In the late 1960s now-legendary folk musician John Prine was living in Maywood, Illinois, and working as a mailman.
At night he would venture out to open mikes at Chicago bars, watching strangers play music, never really imagining he'd play his own songs onstage. Although he'd written a few things in his spare time, he'd only shown them to his brother, David.
But one night the secret came out.
"I remember sitting at a table and saying very quietly, so the performer singing couldn't hear, I said: This sucks," Prine remembers. "And then another guy said to me: Well why don’t you get up there and play?"
Not one to back down from a dare, he reluctantly stood up, walked to the stage, and began to strum the opening to "Sam Stone," a simple five-chord song he'd written about a soldier returning home from Vietnam.
"Well, he played his last request / While the room smelled just like death / With an overdose hovering in the air."
When he was done playing, nothing happened. The room went silent.
"People just looked at me. And I thought: oh shit, I'm in deep trouble now."
But then, slowly, everyone began to applaud, like something out of a movie. "And I thought, oh maybe they want more ... so I gave 'em another one."
That one-off performance segued into other shows and then a residency at Chicago's Fifth Peg bar on Armitage Avenue (which is now a UPS store). One night the film critic Roger Ebert just so happened to drop into one of Prine's performances. Captivated, he immediately went back to his office and provided the unknown singer/songwriter with his very first rave review -- in the Chicago Sun Times.
"[Prine] appears on stage with such modesty he almost seems to be backing into the spotlight," Ebert wrote in 1970. "He sings rather quietly, and his guitar work is good, but he doesn't show off. He starts slow. But after a song or two, even the drunks in the room begin to listen to his lyrics. And then he has you."
For humble simplicity and truth, Prine has always been your man, and that hasn't changed. At 65, he can still captivate a crowd of thousands, like he did at this year's Hardly Strictly Bluegrass Festival in San Francisco's Golden Gate Park, where you could have heard a pin drop in the middle of the sunny, crowded afternoon.
On Monday, he spoke to The Huffington Post over the phone from Nashville, where he lives with his wife and three children, as he prepared to embark on a handful of tour dates in the South and Midwest -- "just a few shows," he says -- as much as he can handle these days.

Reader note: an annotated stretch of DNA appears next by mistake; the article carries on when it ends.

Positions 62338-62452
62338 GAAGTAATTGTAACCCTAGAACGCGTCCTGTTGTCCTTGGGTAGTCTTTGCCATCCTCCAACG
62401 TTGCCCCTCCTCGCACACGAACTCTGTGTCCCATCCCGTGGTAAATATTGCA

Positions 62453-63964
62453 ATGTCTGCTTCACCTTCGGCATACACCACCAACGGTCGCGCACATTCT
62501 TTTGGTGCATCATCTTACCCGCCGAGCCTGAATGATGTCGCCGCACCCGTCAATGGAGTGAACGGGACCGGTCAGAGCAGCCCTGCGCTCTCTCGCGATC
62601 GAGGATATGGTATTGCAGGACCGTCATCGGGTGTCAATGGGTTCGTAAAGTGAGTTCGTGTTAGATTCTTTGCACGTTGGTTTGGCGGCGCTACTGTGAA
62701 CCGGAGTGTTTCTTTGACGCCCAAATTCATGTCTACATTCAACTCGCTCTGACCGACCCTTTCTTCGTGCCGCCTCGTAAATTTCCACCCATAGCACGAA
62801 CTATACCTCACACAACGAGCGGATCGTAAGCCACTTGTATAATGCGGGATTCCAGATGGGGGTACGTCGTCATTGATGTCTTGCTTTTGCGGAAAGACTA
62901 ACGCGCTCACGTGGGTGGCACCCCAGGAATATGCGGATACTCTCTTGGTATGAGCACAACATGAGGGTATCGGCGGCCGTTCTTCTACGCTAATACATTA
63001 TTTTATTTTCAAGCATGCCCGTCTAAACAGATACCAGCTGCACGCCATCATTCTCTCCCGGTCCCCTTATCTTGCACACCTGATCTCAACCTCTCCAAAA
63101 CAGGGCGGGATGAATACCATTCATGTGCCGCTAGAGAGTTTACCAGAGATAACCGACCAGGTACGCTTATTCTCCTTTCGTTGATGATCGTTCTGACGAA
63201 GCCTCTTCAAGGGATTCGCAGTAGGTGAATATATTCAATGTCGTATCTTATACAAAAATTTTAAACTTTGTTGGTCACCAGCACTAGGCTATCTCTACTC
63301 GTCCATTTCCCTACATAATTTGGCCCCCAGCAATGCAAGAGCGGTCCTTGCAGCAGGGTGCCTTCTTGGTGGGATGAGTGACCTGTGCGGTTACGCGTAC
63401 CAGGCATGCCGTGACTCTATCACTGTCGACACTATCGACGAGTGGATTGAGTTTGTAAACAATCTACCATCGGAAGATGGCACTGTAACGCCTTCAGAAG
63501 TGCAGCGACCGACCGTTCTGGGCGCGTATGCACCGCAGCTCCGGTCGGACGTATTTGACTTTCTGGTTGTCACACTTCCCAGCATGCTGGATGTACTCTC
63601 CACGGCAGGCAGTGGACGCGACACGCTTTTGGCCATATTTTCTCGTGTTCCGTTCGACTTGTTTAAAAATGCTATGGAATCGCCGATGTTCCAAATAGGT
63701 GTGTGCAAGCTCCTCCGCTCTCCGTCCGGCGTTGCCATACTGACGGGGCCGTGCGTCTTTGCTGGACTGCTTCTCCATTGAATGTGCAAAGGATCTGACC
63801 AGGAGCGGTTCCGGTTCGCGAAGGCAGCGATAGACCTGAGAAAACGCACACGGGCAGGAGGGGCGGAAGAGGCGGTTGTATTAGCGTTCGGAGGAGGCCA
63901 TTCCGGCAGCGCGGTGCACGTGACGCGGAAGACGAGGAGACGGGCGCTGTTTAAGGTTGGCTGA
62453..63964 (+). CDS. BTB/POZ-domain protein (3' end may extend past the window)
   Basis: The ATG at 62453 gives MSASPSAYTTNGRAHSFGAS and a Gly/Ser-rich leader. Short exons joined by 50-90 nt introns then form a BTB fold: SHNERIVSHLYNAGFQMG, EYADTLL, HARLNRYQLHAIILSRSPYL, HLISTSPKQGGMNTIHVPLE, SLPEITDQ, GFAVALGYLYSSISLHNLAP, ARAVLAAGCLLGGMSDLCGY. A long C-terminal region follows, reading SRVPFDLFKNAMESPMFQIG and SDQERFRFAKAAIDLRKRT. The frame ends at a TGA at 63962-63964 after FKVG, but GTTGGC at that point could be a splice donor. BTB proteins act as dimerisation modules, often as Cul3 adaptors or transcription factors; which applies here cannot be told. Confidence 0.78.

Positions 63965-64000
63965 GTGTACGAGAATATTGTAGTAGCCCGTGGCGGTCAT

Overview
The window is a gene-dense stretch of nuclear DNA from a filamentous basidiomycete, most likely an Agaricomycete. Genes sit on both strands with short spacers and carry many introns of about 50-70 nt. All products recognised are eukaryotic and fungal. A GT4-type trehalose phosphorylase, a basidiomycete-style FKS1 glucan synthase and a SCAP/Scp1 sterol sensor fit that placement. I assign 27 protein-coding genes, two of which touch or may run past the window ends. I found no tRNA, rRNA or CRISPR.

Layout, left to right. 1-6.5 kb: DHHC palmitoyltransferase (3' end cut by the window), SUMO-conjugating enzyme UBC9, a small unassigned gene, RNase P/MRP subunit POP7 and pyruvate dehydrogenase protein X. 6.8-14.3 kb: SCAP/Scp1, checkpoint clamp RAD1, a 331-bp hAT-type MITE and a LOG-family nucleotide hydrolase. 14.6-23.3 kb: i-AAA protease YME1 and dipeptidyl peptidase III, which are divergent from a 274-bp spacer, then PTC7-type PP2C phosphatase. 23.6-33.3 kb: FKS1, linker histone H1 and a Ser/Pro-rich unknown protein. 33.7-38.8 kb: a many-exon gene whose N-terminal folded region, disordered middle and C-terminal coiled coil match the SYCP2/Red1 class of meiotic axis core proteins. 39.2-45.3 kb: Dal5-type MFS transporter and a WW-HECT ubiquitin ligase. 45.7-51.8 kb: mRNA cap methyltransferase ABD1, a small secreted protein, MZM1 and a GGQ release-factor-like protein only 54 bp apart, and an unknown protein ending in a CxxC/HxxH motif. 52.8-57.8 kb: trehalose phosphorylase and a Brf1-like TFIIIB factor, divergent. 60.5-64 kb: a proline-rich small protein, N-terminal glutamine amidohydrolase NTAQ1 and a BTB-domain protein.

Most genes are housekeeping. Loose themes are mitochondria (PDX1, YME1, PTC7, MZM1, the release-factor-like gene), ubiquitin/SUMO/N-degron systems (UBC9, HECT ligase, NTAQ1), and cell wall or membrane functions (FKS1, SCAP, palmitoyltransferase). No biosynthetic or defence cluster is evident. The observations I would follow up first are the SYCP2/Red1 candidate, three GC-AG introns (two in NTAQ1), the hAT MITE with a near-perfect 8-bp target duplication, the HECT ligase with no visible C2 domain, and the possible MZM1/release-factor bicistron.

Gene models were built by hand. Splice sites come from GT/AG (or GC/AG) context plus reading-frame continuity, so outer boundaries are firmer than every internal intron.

And that's not half bad for a guy who survived a serious bout of cell cancer in the late 90s, when doctors removed a tumor from the side of his neck and put him through six weeks of radiation therapy. Prine's cigarettes-and-gravel voice now reflects the broken tissue near his throat.
Asked if he felt like addressing the cancer through his writing, he said it didn't quite work like that. "What would I call it? 'This Little Cancer of Mine, I'm Gonna Let it Shine?' It just bugs me when people go on TV and say 'I've got cancer,' but I don't know ... maybe it helps them."
Cancer made him look inward, gave him a long moment to reflect. He remembers how he felt immediately following his successful treatments: "It makes colors brighter, makes everything smell better, everything around you."
And as he's moved through his life since then, the way he approaches songwriting hasn't changed.
"I still have no idea where they come from, the songs. Not like I can just wake up on Tuesday at 10 a.m. and guarantee what kind will come out. It's a game of patience with me. My wife thinks I'm stalling," he laughed. "She thinks I should be down there turning out hot songs in the factory."
Though Prine might be part of the old-school regime of singer/songwriters, he was actually a sort of trailblazer in the independent record industry. Tired of dealing with major labels, he founded his own in 1984 -- Oh Boy Records -- which has since been home to his own albums as well as reissues from Kris Kristofferson, Janis Ian, Merle Haggard, and others. This way, he said, he knows where all the money goes -- a trick other major artists have picked up on in recent years.
Prine's newest compilation, "The Singing Mailman Delivers," features the scratchy, unreleased demos of many of his classic songs, recorded at WFMT Studios in 1970. A second disc contains live versions of many of those songs recorded during his residency at the Fifth Peg. It's a worthy introduction for people who don't know his work, or might have only heard "Angel From Montgomery" or "Souvenirs" -- two of his original classics -- covered by any number of other musicians.
Does he have plans for another album of new songs? His last collection of originals, "Fair & Square," from 2005, won him a Grammy Award.
"I try and not set any borders in the first place, it's really whatever comes out, you know?" he laughed again. "I guess that's kind of a funny way to go about it. But sometimes it works."
Watch John Prine perform "Angel From Montgomery" at the Philadelphia Folk Festival in 2004:
CORRECTION: A previous version of this posted stated that "Fair & Square" was released in 1995. In fact, it was released in 2005.
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